Those of us organizing the Care and Kindness conference each year, more that anything else, covet stories, anecdotes and other evidence that those who believe in this campaign are to some extent changed by it. We are so deeply thrilled by the stories we hear that cite actions and attitudes that are conspicuously altered in the direction of care and kindness, beyond what they had previously performed.
Since embarking on this project almost ten years ago, I have changed in several small ways. In some ways I feel obliged to experiment, try out new behaviors, do what we are so urgently talking about.
The first way I have changed is in my interaction with those I have dealings with in stores, banks, gas stations and other places of business. I consistently make eye contact, smile, use their names when a nametag is present, and in parting I hand over a compliment or words of appreciation. It is easy to do. It just requires a conscious intention, a little thought and a small effort. The results are not always obvious, but usually, clearly, a tired heart has been touched. Almost always a genuine smile is produced — a satisfying reward I enjoy.
And I believe often these simple gifts generate Hope in someone in whom Hope may be waning.
The second way is small also but rewarding as well. It is a thoughtful agenda to more actively greet folks I meet when walking around a mall, the neighborhood, or elsewhere. The results have been satisfying. For instance, there is the middle-aged guy we often pass on our morning walks. Usually he is approaching, or is inside his rather aged automobile. When inside the car, he is grinding the starter, trying to get it running. It never starts easily.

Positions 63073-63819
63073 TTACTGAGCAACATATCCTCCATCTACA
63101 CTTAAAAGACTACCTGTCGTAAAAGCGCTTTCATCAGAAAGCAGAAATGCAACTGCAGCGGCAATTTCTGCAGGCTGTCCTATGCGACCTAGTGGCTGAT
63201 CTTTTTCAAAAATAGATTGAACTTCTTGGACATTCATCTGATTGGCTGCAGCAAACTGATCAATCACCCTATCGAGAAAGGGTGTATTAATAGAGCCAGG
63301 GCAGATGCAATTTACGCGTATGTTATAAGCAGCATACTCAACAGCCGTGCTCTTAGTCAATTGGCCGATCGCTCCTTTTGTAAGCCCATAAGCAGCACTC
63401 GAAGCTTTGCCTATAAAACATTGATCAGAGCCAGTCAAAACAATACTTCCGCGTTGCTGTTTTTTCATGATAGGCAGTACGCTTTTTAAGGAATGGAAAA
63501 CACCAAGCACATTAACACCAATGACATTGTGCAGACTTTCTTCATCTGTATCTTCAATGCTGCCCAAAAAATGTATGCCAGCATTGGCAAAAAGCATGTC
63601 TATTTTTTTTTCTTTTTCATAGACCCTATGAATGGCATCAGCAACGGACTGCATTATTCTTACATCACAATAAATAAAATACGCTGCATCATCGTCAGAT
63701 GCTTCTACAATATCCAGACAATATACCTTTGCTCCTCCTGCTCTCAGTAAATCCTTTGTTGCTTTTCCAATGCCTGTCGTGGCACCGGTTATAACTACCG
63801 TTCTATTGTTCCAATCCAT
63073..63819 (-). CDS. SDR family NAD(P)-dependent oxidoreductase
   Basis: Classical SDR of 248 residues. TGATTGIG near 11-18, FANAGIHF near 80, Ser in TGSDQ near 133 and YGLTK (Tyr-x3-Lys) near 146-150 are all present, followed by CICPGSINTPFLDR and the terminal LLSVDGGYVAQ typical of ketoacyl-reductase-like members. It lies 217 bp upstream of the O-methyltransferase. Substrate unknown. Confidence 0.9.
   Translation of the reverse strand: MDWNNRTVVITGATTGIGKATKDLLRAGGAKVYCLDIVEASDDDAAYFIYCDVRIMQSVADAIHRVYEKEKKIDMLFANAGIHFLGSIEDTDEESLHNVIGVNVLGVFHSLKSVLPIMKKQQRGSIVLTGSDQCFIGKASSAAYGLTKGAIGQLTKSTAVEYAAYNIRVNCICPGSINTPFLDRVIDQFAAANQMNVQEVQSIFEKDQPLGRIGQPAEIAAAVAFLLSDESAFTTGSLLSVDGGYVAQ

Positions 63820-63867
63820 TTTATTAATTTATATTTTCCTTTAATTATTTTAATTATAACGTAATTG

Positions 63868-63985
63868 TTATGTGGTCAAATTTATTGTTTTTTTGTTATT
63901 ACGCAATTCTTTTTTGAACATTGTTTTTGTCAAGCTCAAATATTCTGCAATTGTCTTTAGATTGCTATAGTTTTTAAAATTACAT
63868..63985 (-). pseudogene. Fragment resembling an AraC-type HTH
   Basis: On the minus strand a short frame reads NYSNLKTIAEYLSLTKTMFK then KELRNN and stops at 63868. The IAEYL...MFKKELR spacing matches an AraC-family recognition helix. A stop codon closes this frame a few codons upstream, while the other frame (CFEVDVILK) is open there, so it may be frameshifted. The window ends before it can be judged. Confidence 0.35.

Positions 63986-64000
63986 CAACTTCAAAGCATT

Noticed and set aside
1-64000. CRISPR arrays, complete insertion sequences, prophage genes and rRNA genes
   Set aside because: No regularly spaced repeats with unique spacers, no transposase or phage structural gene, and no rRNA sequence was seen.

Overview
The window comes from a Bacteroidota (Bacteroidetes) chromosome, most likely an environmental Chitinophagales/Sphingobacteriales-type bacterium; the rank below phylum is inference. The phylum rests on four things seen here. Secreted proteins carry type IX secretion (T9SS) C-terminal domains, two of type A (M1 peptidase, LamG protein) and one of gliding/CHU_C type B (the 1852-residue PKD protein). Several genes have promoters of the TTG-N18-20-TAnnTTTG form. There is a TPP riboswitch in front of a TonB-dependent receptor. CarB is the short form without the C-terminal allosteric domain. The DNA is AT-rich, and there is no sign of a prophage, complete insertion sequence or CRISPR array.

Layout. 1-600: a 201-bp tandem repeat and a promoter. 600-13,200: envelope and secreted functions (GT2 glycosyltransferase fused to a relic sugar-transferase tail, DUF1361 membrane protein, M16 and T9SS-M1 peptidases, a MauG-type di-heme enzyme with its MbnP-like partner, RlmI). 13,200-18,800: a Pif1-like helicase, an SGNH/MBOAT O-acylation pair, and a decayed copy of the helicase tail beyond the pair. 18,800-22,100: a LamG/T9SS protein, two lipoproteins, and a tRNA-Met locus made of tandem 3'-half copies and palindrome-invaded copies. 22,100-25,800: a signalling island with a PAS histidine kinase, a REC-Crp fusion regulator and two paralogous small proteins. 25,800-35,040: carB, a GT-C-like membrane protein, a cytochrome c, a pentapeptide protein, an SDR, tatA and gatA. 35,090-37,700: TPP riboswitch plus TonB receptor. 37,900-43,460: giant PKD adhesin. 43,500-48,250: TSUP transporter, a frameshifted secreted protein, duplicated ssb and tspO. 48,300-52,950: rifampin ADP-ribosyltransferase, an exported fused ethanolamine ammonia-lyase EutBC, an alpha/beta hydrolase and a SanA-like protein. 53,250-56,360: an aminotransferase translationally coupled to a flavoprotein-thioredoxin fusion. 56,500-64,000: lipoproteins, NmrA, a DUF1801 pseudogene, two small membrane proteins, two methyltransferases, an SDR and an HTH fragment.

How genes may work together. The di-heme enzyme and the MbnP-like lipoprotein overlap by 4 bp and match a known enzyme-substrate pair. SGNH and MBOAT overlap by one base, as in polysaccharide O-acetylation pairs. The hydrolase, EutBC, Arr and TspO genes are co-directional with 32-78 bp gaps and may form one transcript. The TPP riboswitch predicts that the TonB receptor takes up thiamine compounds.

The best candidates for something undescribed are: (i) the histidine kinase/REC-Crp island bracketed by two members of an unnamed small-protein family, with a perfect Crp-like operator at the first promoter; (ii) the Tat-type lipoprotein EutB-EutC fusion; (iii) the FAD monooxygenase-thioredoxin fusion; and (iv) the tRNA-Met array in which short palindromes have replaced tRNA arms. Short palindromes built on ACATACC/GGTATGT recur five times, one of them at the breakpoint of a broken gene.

Finally one day I said “Good morning.” This is harder when no eye contact has been offered. He turned, gave a slight grin, and greeted us. Ever since that morning he sees us coming and readily bids us a good day. We are like friends as a result of one greeting forced upon him.
Another satisfying interchange happened when we passed a middle-aged man getting into his car early one morning. I said to him “You look sharp.” I said it because he was well groomed with a white shirt, tie and suit coat. He smiled and told us how he had been unemployed for a long time and his unemployment compensation had expired, so he went to Hollywood and signed up to be an Extra in movies or on TV. He told us he’d been kept very busy, earned a little in the process, and that it sure beat doing nothing. He seemed radiant that he could tell us about his innovative approach to unemployment.
A third commitment I have made is to consistently approach speakers, performers, musicians, teachers and others, when possible, after they have made their presentations. After the event I head for the front to thank and appreciate personally the work of him or her who has just given us their best effort. Most often I am up there one-to-one with the person. All others have headed directly for the exit.
A fourth small idea I am carrying out, with moderate consistency, is to give at least a brief word of acknowledgment for emails sent, the humorous ones, the patriotic or spiritual kinds, so consistently received. Sometimes it is just “thanks”. Whether appreciated or not, I will offer a word.
These are small examples of conscious efforts to connect with people a little more personally; to show interest; to act like we care; to give the gift of appreciation, or at least to notice them as human beings.
It is simple to carry out my campaign to practice what I preach, but it does require constant thoughtfulness. It easily slips away in the hurry and ‘busy-ness’ of everyday living. But I am committed to it and find that it is becoming habitual and almost automatic the more I do what I should.
Jesus calls us “the light of the world.” Shining a little more brightly takes effort and a cognitive decision to push myself out of my comfort zone. It is no life-threatening move, just comfort-unsettling for a little while until the change becomes natural and pleasant.
The fuel for the effort required to behave differently comes from looking to Jesus. There is the energy source that can constantly replenish us when tired, forgetful or discouraged. Looking to Jesus, we can change the world — inch by inch, and find our enthusiasm restored as needed.